Becoming a manager for the first time is one of the hardest transitions to navigate through. It becomes extra hard when it happens early in your career while you are still learning the ins and outs of your job. Today’s increased pace of growth for companies often means that people with only a few years of experience get put into roles as managers or owners of important initiatives or teams.
The tough thing about becoming a manager for the first time is that instead of being able to figure out your job on your own, you’re doing it with your whole team watching. Every move you make is observed and evaluated, and subsequently drives your team’s perception of you. Who wouldn’t be nervous under that type of scrutiny?
While there isn’t a formula for finding your own style and approach as a leader, there is a very obvious change that happens when you become a manager: you are no longer an individual contributor. Yet many people try to apply the same techniques or tactics to management that made them successful as an individual.
Here are 3 important lessons for managers making the transition for the first time.
#1: Lose the Mindset that Time In = Time Out
As cliche as it sounds, don’t work harder, work smarter. As an individual contributor, your time spent can have a high correlation to what you produce and what you’re evaluated on. A marketing associate at a software company might have goals based on the number of content articles posted, collateral created, campaigns run. When you get promoted, the goals focus on the actual results that those activities generate. It’s not how many posts, it’s how many people those posts reached. It’s not campaigns run, it’s how many leads came out of them. No one cares if it took two weeks to design the campaign if no customers convert.
As a new manager you’re often also still doing the work you got promoted for. This is one of the toughest habits to break but an important one to prioritize. It’s inevitable that there is a period of overlap, but the trap many people fall into is staying on that treadmill of doing all the work themselves while also taking on new management responsibilities. This usually means working longer and longer hours to try to get everything done. This is dangerous because one of the most important things managers need to do is prioritize. When you’re exhausted and overworked, it’s hard to find the energy and mental capacity to do that effectively. There are lots of tools to prioritize your time, a popular one is Stephen Covey’s Time Management Matrix.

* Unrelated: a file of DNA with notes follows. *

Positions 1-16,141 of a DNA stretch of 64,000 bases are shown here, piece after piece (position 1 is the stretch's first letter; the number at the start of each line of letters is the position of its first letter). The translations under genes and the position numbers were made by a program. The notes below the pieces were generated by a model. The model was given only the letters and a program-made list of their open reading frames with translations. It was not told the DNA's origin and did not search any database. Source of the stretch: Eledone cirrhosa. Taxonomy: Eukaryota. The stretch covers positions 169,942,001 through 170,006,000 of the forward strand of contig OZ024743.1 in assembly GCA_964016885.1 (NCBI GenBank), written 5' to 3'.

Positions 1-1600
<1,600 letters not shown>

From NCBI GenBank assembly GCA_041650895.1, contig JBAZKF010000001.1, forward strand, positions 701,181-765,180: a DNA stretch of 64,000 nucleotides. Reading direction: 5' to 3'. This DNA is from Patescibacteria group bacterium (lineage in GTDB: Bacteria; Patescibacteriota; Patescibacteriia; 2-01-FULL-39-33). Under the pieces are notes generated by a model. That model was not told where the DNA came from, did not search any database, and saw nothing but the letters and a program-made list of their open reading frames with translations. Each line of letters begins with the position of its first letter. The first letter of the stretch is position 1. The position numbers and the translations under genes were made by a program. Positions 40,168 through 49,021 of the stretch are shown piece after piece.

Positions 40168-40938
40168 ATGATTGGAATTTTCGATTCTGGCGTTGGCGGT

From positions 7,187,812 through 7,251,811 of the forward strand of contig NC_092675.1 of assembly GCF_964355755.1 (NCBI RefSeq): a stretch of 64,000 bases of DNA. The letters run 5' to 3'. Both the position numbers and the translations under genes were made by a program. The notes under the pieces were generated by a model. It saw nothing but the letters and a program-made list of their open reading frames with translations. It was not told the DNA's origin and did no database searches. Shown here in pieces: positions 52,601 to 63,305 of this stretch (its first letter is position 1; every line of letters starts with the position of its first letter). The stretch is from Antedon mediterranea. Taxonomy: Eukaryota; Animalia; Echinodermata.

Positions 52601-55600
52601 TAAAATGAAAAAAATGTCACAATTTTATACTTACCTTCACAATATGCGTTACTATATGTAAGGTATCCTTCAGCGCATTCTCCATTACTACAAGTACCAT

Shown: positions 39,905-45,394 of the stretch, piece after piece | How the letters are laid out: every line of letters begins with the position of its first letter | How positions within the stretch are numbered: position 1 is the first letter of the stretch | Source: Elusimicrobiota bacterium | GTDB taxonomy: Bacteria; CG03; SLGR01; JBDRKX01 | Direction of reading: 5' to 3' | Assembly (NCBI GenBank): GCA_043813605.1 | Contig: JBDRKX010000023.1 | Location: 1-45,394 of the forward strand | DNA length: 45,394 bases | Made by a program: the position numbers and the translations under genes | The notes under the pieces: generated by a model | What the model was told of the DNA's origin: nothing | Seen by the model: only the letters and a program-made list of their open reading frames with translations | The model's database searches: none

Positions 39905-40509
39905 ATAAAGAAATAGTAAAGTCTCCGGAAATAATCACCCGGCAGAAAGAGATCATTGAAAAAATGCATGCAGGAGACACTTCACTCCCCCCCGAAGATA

One of the best things you can do is to make it a goal to get back to a manageable pace of work. Creating time constraints means that you have to make decisions about where to spend your time. Yes, this means that some things don’t get done in the short-term. Tasks may take longer to complete as you train or hire someone else to backfill. But that investment has to happen if you ever want to get off the treadmill.
#2: Forget Knowing Everything
Becoming a manager means getting comfortable with the fact that at some point you may no longer know how to do the work of your team. This may feel counterintuitive because people usually get promoted for being the “best” at their job. This isn’t a free pass to stop learning and understanding what they are doing. It simply means that you may no longer know exactly which dials and buttons to push to get the account setup or the systems running. This can be intimidating if you think that your job as a manager is to tell people HOW to do their job. It’s not. Your role is to set clear priorities and then know enough to help them when they get stuck.
#3: Your Job is No Longer Your Only Priority
A big shift that people miss when they first get promoted is that their only job is their job. Huh? This simply means thinking that as a finance manager you are only responsible for finance. It’s a given that you do your job and deliver on the expectations of your team. What’s not a given, but often a very real underlying expectation, is that managers think BEYOND their job and teams. e.g. What processes do I need to create with the sales team to bring down our cost of sales? What’s really the best budget for the company across all departments?
The importance of understanding the roles of each department and how they work together to achieve the company goals is a crucial part of becoming a successful manager. Managers often spend a lot of time cultivating their own teams, but forget that they are now part of a larger team and peer group of managers that run across departments. Building those bridges and demonstrating that you understand the bigger picture are critical skills that senior executives look for in the next level of leadership. Nailing this will show them you understand the broader company objectives while helping your department succeed through the support of other teams.
Managing for the first time will always be a challenge – but hopefully with some of these tips it can give you some insight into how to make that transition more successfully, and with less stress. Now go get ’em!